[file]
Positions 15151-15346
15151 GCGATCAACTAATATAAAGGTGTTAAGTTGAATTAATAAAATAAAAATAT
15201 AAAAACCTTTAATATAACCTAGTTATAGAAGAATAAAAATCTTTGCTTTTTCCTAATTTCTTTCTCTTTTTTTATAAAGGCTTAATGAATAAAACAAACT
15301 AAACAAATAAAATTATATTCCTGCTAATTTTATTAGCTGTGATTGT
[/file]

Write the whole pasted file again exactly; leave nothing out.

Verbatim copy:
Positions 15151-15346
15151 GCGATCAACTAATATAAAGGTGTTAAGTTGAATTAATAAAATAAAAATAT
15201 AAAAACCTTTAATATAACCTAGTTATAGAAGAATAAAAATCTTTGCTTTTTCCTAATTTCTTTCTCTTTTTTTATAAAGGCTTAATGAATAAAACAAACT
15301 AAACAAATAAAATTATATTCCTGCTAATTTTATTAGCTGTGATTGT